Methylprednisolone and interleukin-10 reduce gray matter damage in the contused Fischer rat thoracic spinal cord but do not improve functional outcome

Toshihiro Takami, Martin Oudega, John R. Bethea, Patrick M. Wood, Naomi Kleitman, Mary Bartlett Bunge

Research output: Contribution to journalArticle

72 Scopus citations

Abstract

The effects of two antiinflammatory and neuroprotective agents, methylprednisolone (MP) and interleukin-10 (IL-10), singly and in combination on tissue damage, axonal preservation and functional recovery were studied in the contused adult Fischer rat thoracic spinal cord 12 weeks after injury. MP (30 mg/kg at 5 min, and 2 and 4 h after injury) was administered intravenously and IL-10 (15 or 30 μg/kg at 30 min after injury), intraperitoneally. MP, IL-10, or the combination significantly reduced the volume of damaged tissue (including cavities) compared to control animals. The loss of spinal tissue (cavities) was reduced after treatment with MP alone or combined with IL-10, but not with IL-10 alone. The reduction in tissue damage was confined to spinal gray matter; at the level of the lesion epicenter, the thickness of the lateral white matter columns was similar in all groups. Retrograde tracing using fast blue revealed that the number of spared propriospinal and supraspinal projections was similar in all groups at 12 weeks after the contusion. The open-field BBB-test showed no significant difference in hindlimb locomotion between groups. Our results demonstrate that all tested antiinflammatory treatments significantly increase the volume of spared spinal gray matter 3 months after a moderate contusion of the Fischer rat thoracic spinal cord, but none of the treatments improved axonal preservation or functional recovery.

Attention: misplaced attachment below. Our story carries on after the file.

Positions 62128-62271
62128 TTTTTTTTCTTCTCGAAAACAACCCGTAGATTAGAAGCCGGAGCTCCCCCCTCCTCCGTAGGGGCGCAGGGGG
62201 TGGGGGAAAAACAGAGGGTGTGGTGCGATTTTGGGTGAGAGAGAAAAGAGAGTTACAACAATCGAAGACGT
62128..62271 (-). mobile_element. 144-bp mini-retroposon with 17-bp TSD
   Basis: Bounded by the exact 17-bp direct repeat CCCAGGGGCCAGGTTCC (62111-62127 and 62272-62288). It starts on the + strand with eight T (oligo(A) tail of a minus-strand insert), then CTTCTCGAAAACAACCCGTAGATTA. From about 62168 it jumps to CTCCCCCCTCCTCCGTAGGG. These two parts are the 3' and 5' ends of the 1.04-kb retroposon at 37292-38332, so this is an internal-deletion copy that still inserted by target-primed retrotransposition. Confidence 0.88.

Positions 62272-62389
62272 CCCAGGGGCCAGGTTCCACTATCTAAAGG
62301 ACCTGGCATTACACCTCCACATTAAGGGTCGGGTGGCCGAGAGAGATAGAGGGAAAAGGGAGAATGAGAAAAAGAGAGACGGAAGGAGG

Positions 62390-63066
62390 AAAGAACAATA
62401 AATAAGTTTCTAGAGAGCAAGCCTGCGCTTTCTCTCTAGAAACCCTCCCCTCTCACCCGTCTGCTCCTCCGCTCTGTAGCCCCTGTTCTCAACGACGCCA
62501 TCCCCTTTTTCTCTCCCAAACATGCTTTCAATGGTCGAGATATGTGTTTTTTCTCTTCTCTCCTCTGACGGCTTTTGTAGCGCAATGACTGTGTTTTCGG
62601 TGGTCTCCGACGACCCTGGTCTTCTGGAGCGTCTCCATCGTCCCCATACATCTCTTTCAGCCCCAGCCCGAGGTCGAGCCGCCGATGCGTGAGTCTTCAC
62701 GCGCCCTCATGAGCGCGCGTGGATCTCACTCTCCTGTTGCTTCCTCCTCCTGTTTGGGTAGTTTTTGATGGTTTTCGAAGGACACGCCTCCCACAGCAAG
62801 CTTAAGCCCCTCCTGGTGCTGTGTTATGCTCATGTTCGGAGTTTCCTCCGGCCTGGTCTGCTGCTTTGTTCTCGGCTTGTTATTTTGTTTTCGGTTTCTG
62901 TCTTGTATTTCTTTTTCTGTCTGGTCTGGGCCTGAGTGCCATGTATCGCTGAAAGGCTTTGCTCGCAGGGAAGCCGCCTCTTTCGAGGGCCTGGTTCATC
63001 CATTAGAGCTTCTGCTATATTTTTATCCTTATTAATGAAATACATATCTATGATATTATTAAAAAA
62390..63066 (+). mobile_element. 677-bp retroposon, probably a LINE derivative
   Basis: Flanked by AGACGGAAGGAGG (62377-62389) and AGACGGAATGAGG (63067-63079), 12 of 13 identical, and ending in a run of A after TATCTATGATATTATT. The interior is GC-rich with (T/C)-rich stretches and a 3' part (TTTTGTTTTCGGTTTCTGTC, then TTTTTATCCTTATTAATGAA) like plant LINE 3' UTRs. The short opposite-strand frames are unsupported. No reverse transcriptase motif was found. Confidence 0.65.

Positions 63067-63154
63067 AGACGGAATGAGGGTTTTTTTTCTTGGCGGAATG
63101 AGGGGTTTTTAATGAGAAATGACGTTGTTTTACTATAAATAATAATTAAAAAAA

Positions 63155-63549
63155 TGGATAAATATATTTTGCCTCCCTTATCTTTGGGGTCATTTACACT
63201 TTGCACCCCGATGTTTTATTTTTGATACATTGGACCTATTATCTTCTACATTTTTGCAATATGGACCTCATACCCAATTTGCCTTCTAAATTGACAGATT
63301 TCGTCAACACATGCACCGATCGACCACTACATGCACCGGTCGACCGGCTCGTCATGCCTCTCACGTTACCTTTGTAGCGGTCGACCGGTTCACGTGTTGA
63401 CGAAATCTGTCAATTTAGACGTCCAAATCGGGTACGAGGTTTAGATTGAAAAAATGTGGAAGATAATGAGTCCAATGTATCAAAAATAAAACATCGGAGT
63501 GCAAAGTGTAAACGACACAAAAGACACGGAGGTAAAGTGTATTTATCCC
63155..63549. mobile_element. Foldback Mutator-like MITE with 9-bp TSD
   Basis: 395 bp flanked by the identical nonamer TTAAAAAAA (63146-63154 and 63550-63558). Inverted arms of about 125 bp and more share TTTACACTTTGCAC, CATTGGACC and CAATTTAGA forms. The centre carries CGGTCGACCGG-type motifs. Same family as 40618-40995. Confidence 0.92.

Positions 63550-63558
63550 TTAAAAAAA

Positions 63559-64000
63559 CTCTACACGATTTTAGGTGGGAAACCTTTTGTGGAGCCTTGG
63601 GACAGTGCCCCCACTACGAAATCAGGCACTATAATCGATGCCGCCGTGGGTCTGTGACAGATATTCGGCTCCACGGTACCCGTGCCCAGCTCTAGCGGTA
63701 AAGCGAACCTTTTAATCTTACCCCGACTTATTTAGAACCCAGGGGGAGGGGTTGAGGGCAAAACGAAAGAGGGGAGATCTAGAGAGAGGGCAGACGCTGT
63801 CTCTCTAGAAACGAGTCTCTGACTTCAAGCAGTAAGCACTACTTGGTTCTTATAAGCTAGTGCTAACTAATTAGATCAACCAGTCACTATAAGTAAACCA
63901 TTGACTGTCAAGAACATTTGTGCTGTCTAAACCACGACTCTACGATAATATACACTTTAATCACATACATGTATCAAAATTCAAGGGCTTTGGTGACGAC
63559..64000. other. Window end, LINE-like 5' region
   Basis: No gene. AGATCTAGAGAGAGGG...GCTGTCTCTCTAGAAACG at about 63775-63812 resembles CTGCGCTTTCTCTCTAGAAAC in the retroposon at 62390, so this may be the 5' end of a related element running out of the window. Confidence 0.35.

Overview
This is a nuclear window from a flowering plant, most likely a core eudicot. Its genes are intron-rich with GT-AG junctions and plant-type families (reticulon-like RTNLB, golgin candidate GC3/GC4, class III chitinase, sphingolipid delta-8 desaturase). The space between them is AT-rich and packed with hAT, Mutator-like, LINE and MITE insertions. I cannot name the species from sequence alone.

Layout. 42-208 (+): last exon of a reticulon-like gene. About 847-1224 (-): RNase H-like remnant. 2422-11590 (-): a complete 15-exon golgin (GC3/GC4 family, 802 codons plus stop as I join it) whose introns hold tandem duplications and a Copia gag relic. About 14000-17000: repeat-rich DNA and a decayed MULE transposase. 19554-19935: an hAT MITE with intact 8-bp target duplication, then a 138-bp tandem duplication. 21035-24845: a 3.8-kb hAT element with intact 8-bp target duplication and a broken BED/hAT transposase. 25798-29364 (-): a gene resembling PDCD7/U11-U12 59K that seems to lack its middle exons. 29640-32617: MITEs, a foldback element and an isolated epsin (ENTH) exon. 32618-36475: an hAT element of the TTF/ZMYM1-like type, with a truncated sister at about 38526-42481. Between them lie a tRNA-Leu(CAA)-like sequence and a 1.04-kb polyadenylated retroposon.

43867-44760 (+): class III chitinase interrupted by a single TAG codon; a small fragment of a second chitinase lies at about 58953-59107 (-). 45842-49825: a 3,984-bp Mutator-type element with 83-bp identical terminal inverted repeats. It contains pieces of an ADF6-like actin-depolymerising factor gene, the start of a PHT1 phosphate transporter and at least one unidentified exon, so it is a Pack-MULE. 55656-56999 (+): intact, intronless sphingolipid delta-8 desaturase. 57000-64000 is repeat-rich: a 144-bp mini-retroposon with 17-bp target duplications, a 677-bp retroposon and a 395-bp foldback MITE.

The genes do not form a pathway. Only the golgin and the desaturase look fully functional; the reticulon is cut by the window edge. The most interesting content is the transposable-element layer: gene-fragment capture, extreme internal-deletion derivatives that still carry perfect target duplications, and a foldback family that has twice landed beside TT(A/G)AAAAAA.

Original languageEnglish (US)
Pages (from-to)653-666
Number of pages14
JournalJournal of neurotrauma
Volume19
Issue number5
DOIs
StatePublished - Jan 1 2002

Keywords

  • Cytokine
  • Glucocorticosteroid
  • Inflammation
  • Methylprednisolone sodium succinate
  • Secondary tissue loss
  • Spinal cord injury

ASJC Scopus subject areas

  • Clinical Neurology
  • Neuroscience(all)

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